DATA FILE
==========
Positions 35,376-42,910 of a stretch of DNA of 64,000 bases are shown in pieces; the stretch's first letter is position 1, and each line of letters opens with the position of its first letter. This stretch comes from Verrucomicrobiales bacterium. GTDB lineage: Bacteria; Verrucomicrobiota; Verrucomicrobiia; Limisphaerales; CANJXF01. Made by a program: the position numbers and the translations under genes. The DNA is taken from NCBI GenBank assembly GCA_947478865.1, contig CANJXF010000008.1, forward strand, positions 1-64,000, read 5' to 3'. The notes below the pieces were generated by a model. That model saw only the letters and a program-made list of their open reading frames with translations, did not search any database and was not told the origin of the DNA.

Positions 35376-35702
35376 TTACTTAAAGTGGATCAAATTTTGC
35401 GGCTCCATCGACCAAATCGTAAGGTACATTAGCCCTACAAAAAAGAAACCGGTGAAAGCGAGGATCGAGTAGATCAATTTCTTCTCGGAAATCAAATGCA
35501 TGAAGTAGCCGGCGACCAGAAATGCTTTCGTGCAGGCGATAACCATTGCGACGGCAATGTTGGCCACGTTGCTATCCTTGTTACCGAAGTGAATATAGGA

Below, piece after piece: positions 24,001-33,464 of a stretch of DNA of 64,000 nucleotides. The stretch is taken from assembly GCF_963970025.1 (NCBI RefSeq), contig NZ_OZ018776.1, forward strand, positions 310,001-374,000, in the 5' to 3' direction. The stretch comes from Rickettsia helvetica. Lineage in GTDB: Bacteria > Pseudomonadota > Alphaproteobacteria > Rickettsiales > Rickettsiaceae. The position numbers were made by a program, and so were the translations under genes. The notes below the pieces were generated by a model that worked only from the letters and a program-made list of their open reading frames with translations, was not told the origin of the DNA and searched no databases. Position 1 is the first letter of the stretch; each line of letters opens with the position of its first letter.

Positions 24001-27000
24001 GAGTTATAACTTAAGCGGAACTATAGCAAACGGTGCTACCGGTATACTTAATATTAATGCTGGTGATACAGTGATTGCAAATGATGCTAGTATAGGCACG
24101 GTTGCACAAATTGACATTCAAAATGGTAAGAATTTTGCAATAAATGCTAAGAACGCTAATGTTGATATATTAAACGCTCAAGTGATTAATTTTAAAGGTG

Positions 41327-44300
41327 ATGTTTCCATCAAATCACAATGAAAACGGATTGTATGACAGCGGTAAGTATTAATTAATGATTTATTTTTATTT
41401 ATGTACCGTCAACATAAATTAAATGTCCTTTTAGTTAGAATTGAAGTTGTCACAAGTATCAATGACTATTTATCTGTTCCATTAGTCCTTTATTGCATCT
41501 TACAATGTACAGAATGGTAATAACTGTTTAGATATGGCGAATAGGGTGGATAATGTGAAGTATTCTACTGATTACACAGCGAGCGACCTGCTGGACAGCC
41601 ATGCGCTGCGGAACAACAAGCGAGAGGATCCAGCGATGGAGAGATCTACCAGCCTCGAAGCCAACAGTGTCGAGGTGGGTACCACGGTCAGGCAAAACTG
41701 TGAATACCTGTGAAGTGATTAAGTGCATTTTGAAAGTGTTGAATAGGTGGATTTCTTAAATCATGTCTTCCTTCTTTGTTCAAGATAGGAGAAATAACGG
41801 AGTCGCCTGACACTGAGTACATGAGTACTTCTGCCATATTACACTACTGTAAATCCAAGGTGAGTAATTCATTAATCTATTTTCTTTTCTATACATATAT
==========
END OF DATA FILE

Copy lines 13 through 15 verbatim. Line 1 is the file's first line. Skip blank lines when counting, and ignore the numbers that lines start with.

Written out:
41501 TACAATGTACAGAATGGTAATAACTGTTTAGATATGGCGAATAGGGTGGATAATGTGAAGTATTCTACTGATTACACAGCGAGCGACCTGCTGGACAGCC
41601 ATGCGCTGCGGAACAACAAGCGAGAGGATCCAGCGATGGAGAGATCTACCAGCCTCGAAGCCAACAGTGTCGAGGTGGGTACCACGGTCAGGCAAAACTG
41701 TGAATACCTGTGAAGTGATTAAGTGCATTTTGAAAGTGTTGAATAGGTGGATTTCTTAAATCATGTCTTCCTTCTTTGTTCAAGATAGGAGAAATAACGG